Third level colleges accused of ‘wild west’ approach to use of taxpayers’ money

Public Accounts Committee report critical of corporate governance failures

Sinn Féin TD David Cullinane, a member of the PAC, said it appeared that some accounting officers were running colleges as it was the “wild west”. File photograph: Eric Luke

Senior staff in some third-level colleges have been accused of taking a “wild west” approach to the use of taxpayers’ money.

The claims were made by members of the Dáil's Public Accounts Committee following the publication of its report into the financial accounts of a sample of seven third-level institutions.

The report is highly critical of failures in corporate governance and a lack of transparency over the way money is spent in a sector which receives €1.5 billion in State funding each year.

It also makes a series of sweeping recommendations aimed at ensuring there is greater clarity over the use of foundations and trusts, faster filing of accounts and expanded powers for regulators.


Social Democrat TD Catherine Murphy said there must be financial consequences for colleges who breach spending guidelines.

She also urged that the Higher Education Authority (HEA) be given enhanced resources and power to enable it ensure there is greater scrutiny of the sector.

“Without transparency, we’re not going to get accountability,” she said.

Sinn Féin TD David Cullinane, a member of the PAC, said it appeared that some accounting officers were running colleges as it was the "wild west".

“I have no difficulty with academic independence, but I certainly don’t believe there should be any free pass for any organisation when it comes to spending taxpayers’ money,” he said.

The report notes that a failure to provide up-to-date accounts is prevalent across much of the third-level sector.

It finds this practice is “unacceptable” and recommends that accounts should be presented for certification by the Comptroller & Auditor General within six months of the end of the financial year to which they relate.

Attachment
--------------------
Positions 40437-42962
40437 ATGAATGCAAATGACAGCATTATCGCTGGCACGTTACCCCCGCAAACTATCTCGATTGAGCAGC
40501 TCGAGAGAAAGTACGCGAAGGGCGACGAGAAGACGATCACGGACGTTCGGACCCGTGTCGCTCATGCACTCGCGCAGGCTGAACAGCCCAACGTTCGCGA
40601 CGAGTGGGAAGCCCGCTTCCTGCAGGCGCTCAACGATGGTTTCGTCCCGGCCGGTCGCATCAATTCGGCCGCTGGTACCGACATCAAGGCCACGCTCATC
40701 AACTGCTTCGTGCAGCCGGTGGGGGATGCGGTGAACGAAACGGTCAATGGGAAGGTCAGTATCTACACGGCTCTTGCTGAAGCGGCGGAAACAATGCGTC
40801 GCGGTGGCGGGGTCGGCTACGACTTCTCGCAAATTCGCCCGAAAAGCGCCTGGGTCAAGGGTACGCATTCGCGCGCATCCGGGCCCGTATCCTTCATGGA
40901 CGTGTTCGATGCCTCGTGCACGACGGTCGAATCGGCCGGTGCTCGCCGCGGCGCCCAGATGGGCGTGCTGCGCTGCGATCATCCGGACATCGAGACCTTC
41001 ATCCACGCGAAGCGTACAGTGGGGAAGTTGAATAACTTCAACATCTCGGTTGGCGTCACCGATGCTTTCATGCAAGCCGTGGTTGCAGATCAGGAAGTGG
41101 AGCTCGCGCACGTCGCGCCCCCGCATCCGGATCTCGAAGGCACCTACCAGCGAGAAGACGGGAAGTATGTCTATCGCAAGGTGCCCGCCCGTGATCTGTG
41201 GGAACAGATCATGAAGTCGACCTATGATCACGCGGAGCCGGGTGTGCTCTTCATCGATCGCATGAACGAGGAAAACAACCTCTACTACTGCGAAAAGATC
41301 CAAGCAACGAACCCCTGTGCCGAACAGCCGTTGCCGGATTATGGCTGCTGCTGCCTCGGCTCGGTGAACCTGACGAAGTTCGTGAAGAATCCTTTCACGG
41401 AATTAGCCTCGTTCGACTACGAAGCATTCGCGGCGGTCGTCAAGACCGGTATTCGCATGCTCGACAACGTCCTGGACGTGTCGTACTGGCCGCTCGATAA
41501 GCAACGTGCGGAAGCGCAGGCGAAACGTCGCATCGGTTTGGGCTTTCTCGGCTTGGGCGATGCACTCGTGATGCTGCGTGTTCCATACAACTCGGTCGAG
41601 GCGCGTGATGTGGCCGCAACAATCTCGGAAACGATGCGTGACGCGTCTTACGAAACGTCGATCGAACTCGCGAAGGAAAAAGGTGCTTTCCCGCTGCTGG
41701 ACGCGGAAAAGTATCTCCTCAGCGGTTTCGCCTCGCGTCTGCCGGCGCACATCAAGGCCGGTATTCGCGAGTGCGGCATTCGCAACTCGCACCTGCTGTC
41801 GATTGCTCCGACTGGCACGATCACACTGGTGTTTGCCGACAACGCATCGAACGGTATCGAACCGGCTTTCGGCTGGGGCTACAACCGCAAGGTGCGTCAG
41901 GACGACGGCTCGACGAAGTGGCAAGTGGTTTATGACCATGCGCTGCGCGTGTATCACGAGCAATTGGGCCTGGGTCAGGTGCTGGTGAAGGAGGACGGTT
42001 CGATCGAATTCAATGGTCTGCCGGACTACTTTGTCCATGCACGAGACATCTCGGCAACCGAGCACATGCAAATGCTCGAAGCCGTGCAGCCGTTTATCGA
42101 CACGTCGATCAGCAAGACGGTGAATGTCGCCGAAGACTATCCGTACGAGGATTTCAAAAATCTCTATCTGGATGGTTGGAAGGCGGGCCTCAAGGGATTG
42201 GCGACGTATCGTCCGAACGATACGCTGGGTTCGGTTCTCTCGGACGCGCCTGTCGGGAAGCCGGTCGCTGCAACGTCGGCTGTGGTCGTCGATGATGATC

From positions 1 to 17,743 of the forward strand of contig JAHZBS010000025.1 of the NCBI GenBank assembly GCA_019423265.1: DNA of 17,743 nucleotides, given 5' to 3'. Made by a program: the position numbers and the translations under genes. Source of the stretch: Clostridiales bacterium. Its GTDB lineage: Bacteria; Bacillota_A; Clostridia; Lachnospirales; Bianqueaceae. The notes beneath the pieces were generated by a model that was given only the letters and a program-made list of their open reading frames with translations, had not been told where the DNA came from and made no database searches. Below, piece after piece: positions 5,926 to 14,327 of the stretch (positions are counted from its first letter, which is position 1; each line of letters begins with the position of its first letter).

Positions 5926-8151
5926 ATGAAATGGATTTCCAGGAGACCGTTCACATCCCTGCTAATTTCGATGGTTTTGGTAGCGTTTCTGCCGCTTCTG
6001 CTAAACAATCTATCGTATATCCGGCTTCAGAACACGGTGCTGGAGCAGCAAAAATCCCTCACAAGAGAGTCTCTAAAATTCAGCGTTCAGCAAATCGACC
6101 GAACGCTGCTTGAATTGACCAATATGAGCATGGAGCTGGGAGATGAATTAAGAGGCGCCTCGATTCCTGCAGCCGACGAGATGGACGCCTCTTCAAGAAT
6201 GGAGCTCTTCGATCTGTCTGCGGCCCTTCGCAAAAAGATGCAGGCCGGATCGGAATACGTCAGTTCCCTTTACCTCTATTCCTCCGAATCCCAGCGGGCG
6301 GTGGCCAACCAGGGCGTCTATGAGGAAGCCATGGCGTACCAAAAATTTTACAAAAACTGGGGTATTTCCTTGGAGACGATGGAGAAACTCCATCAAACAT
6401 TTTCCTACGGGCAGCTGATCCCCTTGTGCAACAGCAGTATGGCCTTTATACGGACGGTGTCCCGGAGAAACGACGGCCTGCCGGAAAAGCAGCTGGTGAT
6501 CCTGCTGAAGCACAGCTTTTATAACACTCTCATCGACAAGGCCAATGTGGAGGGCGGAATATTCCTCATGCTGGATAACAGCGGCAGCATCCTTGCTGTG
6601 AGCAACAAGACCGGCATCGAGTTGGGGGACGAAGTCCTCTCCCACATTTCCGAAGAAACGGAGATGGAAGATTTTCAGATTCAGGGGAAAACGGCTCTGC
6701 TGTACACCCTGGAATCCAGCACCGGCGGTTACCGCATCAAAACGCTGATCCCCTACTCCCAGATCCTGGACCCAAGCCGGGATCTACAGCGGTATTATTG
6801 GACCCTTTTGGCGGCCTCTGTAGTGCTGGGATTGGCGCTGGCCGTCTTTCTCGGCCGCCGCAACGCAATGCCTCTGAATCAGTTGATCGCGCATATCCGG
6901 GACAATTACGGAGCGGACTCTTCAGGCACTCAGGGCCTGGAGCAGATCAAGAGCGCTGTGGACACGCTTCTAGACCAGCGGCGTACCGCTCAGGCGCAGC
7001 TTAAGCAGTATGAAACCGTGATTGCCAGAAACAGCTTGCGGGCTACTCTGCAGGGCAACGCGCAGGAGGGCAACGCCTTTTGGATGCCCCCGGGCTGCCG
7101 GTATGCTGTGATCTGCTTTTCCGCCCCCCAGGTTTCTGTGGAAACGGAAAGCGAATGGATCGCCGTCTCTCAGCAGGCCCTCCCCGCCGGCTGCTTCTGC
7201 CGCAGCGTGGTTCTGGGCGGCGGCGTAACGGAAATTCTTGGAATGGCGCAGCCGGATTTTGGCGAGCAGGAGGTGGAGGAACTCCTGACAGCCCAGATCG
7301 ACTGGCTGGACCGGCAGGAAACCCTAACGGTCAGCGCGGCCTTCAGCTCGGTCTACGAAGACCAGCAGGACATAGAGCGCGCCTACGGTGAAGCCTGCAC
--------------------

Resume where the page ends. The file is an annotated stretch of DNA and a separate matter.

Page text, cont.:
It says delays in providing certified account of more than three years for the National College of Art and Design and two years for NUI Galway amounted to a "major failure" of corporate governance and must be regularised immediately.

By contrast, Trinity College Dublin and Maynooth University filed theirs within a six-month timeframe.

The report is also critical of a lack of transparency and accountability in relation to tens of millions of euro held in foundations and trusts by some third-level institutions.

It said where full consolidation of foundations and trusts was not possible, full disclosure of the foundations and trusts’ transactions and balances should be made in the notes or in an appendix to the accounts.

The committee also raised concerns over the checks and balances in place over the commercialisation of spin-out companies.

It found that while there was a need to encourage research and innovation there was also a responsibility on third-level institutions to manage and control intellectual property effectively.

On the issue of severance payments, the report notes there were three severance payment cases at University of Limerick totalling €635,000 with an average value of €212,000 per case.

In some cases, members of staff who received these payments were re-employed on lucrative contracts.

The report recommends that anyone who receives such payments should not be re-engaged on contract or by any other arrangement.

In exceptional circumstances where it is being considered, it says Departmental and/or HEA approval should be required.

The report also recommends that the relationship between the Department and the HEA be reviewed, with greater powers and resources directed towards the authority.

The report highlights a range of issues across a sample of third level institutions including University of Limerick, Waterford Institute of Technology, Cork Institute of Technology, NUI Galway, University College Cork, Dublin Institute of Technology and Dundalk Institute of Technology.

In a statement, the HEA said it will work with the committee to deliver on the recommendations.

A spokesman for Minister for Education Richard Bruton welcomed the work that has been done by the committee.

"It will complement the work that is being undertaken by the Department of Education and Skills and the HEA, who have been working closely together to strengthen governance arrangements in the higher education sector in recent years," he said.

The Irish Federation of University Teachers, however, said that new information on how universities manage their accounts suggests a “banana republic” style approach to accounting and called for full transparency in spending by universities.

Mike Jennings, the federation's general secretary, said that much of the squandering of financial resources has involved exorbitant and unspecified legal spending to block equality and other demands by staff.

Carl O'Brien

Carl O'Brien

Carl O'Brien is Education Editor of The Irish Times. He was previously chief reporter and social affairs correspondent